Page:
As mentioned, you should expect to have your person and vehicle searched once you enter the parking lot, and again as you enter the actual facility. You’ll likely be asked to remove any jewelry you may be wearing, your belt, and anything in your pockets.

Generally, you’re allowed to keep the following items with you during your visit:

  • ID/License
  • Glasses
  • Money for vending machine snacks
  • Diaper and bottle if you bring a child

Most other objects, including your keys, must be stored in a locker that will be provided.

There are, of course, objects you shouldn’t bring, as well, such as:

  • Medication of any sort
  • Cigarettes or tobacco-related products
  • Anything that can be considered or used as a weapon
  • Illicit substances or materials

You’ll likely be able to leave medication or tobacco products in your car, but it is probably best to just leave them at home. As for illegal instruments or substances, since you’ll be consenting to a lawful search upon entering the grounds, possession of any of the sort may ultimately lead to criminal charges against you.

The smoother your intake process goes, the quicker you’ll be able to see your loved one. Do everything you can on your end to make sure this happens.

During Inmate Visitation

Once you’re finally allowed to actually see your friend or family member, it’s important to remember you’re not at home or the mall. For security reasons, a number of seemingly innocuous actions are not tolerated while visiting a prisoner and may be cause for visitation to end prematurely.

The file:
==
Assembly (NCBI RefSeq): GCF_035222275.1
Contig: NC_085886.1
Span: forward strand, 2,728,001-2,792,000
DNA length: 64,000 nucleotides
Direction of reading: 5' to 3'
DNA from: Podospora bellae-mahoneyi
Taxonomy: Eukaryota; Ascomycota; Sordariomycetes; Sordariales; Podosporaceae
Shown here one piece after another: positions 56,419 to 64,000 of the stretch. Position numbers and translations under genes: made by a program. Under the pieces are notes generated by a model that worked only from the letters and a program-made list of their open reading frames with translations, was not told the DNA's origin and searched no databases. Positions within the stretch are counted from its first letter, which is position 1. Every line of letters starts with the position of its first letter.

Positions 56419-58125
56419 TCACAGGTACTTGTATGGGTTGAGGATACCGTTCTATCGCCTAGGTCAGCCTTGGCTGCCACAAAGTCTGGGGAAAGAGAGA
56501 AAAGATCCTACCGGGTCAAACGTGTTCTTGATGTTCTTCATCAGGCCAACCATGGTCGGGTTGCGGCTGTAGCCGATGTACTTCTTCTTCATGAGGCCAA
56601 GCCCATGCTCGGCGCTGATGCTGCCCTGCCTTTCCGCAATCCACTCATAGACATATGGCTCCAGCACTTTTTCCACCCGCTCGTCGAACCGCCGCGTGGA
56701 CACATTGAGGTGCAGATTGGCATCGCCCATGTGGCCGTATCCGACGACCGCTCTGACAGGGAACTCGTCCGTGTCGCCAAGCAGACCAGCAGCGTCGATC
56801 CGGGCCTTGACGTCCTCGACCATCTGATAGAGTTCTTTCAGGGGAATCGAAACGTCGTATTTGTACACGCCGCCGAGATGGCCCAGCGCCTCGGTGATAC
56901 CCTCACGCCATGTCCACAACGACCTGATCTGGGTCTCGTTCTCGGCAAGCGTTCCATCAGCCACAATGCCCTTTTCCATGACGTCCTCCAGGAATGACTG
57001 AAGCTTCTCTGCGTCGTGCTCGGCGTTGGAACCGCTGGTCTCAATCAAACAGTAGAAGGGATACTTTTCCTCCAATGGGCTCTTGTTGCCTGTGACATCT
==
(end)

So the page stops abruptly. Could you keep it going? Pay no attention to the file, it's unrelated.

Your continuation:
inmate visitation (source)

You should always maintain a professional demeanor during your visit. Speak in a lower tone of voice, stay calm, and be considerate of other visitors, inmates, and staff members. Boisterous laughter or anything of the sort will almost always cause staff to end your visit early.

You’ll be relegated to a specific table where your visit will take place, and you must not move from your assigned seat throughout the visitation. In general, you’ll be sat across from your loved one with a visible amount of physical space between the two of you. Any excess movement or fidgeting will arouse a guard’s suspicion, and generally will not be tolerated.

You’ll be allowed to give a hug, handshake, or kiss “hello” and “goodbye” at the beginning and end of your visit, but nothing more. Again, a pat on the shoulder may seem innocuous to you as a friendly visitor with nothing to hide, but, for security reasons, such fraternizing is not allowed.

Inmate visitation lasts anywhere from 15-30 minutes. Once time is up, you’ll be allowed to say a quick goodbye and will be escorted to your locker to gather your belongings, then will be brought out of the facility.

The amount of inmate visitations you’re allowed to make depend on a variety of factors, such as an institute’s policy, your loved one’s behavior, and the administration’s discretion. However, federal law dictates that inmates must have at least four hours of total visitation time per month. Depending on your relationship to the inmate, you may be able to see them more often than you had initially hoped.


As mentioned, visiting an incarcerated loved one for the first time can be a nerve-wracking experience.

But, as long as you understand exactly what to expect before and during your visit, you’ll be able to focus on the positive aspects of getting some much-needed facetime with your imprisoned friend or family member.

And, as long as you follow the regulations of the institution, you should be welcomed back as much as lawfully allowed.

Have you ever visited a loved one in jail or prison? What else should first-time visitors expect that we may have missed? What advice can you give those who are nervous about entering a prison facility as a guest?

We love hearing from our readers. Let us know if you have anything to add!